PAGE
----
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Quote of the Week

“The disturbing truth is that the real cost of oil production has doubled since the 1990s. That is very bad news for the global economy. Those who believe that technology is always the answer need to think about that…Tight oil may have bought us a few years of abundance but the resulting over-supply, debt and prolonged period of prices below the cost of production have exacted a terrible cost. Under-investment, a damaged service sector, weak oil company balance sheets and a decimated work force practically ensure cripplingly higher prices a few years in the future.”

Art Berman, consulting geologist

1.  Oil and the Global Economy

The vote in Britain to pull out of the EU came as a surprise as most observers were expecting the referendum would fail. Oil prices fell immediately and after some gyrations settled down about $2.50 a barrel at $47.64 in New York and $47.54 in London.

The ramifications of the British vote for the oil markets will take years to work out, and many believe it will lead to a series of international realignments with other countries pulling out of the EU and possibly even the secession of Scotland and Northern Ireland from the UK.  Conventional wisdom currently holds that Britain’s withdrawal from the EU will lead to lower economic growth in the EU, UK, and possibly other countries.

While the immediate impact of the vote on oil consumption in Europe is likely to be minimal, the financial turmoil occasioned by the redistribution of financial assets and institutions could have long-term consequences for the global economy as investors seek safety and economic growth slows.

For the short term, the interplay among the global oil glut, large inventories of crude, the various production outages, real or potential, and the gradual slowdown of high-priced oil production will continue to drive the markets.  At some point in the next 12 months, the markets are likely to rebalance and after working through the massive inventories that have accumulated, prices will return to the levels we saw two or three years ago. At circa $50 a barrel, parts of the US oil industry are teetering on the edge between hunkering down and increasing drilling in a handful of more productive “sweet spots.” Last week the rig count fell again after increasing in the two previous weeks.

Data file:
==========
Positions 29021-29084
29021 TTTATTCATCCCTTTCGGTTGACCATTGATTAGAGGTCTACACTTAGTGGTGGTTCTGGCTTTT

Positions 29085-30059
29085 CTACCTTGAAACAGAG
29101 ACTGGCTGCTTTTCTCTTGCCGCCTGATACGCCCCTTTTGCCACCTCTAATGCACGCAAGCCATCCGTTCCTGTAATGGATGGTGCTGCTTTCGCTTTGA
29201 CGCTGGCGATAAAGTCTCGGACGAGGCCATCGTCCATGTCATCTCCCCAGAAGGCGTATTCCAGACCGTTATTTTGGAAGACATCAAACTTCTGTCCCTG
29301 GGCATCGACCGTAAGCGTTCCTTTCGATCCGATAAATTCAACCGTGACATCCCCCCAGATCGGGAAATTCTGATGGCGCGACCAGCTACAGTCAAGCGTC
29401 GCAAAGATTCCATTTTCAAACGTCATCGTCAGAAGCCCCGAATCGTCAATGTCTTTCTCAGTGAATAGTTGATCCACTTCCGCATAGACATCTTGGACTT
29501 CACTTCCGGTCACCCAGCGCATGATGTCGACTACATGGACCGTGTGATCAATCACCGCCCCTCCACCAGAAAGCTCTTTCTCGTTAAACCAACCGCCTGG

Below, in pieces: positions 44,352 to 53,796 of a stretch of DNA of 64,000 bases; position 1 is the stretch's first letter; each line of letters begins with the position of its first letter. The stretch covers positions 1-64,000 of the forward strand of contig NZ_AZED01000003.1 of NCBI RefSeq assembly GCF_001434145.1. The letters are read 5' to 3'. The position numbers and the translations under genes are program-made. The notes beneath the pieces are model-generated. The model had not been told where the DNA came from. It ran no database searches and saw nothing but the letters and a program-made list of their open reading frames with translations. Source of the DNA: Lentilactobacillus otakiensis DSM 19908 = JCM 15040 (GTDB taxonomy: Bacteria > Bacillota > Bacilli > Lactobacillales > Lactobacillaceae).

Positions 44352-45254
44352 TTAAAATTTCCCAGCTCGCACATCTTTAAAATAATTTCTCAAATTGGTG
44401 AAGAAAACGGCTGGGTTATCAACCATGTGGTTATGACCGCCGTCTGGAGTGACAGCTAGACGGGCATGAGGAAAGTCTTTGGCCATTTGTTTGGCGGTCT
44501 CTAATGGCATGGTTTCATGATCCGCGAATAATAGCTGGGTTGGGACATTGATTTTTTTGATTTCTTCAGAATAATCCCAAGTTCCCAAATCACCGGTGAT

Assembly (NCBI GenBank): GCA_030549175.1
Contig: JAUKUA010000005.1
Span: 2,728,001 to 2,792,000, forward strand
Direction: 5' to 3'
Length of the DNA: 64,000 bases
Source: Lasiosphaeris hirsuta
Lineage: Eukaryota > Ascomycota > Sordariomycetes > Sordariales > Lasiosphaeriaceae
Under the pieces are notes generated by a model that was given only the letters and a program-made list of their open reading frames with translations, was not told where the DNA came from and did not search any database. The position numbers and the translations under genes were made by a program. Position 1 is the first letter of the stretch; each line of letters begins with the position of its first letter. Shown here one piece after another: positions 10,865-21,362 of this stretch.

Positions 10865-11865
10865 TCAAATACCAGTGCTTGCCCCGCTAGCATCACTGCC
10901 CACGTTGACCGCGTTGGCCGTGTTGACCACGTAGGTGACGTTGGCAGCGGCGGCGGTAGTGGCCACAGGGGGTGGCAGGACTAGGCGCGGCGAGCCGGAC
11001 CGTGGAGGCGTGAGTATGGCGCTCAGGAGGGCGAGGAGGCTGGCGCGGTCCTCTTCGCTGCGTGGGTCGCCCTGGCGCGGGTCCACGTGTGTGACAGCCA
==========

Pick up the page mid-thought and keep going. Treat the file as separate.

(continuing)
A new analysis of the costs of producing oil shows that while a few oil fields may be profitable at around $50 a barrel, most US drilling does not become profitable until oil sells for $60-$70 a barrel. This is true despite all of the “efficiencies” that the industry has discovered in recent years and the buyers’ market for oil service company support these days.

2.  The Middle East & North Africa

Iran: Despite the announced intention of increasing its oil production from the 3.6 million b/d it produced in May to 4 million by the of the year and then on up to 4.8 million in the next couple of years, there are indications that Tehran’s oil production from existing fields may be maxing out. Further increases will require a significant investment of largely foreign capital to rework old fields and drill new ones.  It is still an open question as to how much of this investment will be forthcoming. While Russian and Chinese companies say they are willing to make investments in Iran based on their government’s foreign policy, Tehran has a long history of hostility towards foreign oil companies and is having difficulty in coming up with contracts lucrative enough to attract serious foreign investment. However, Iran remains optimistic that new contracts will be signed by major international oil companies within the next few months.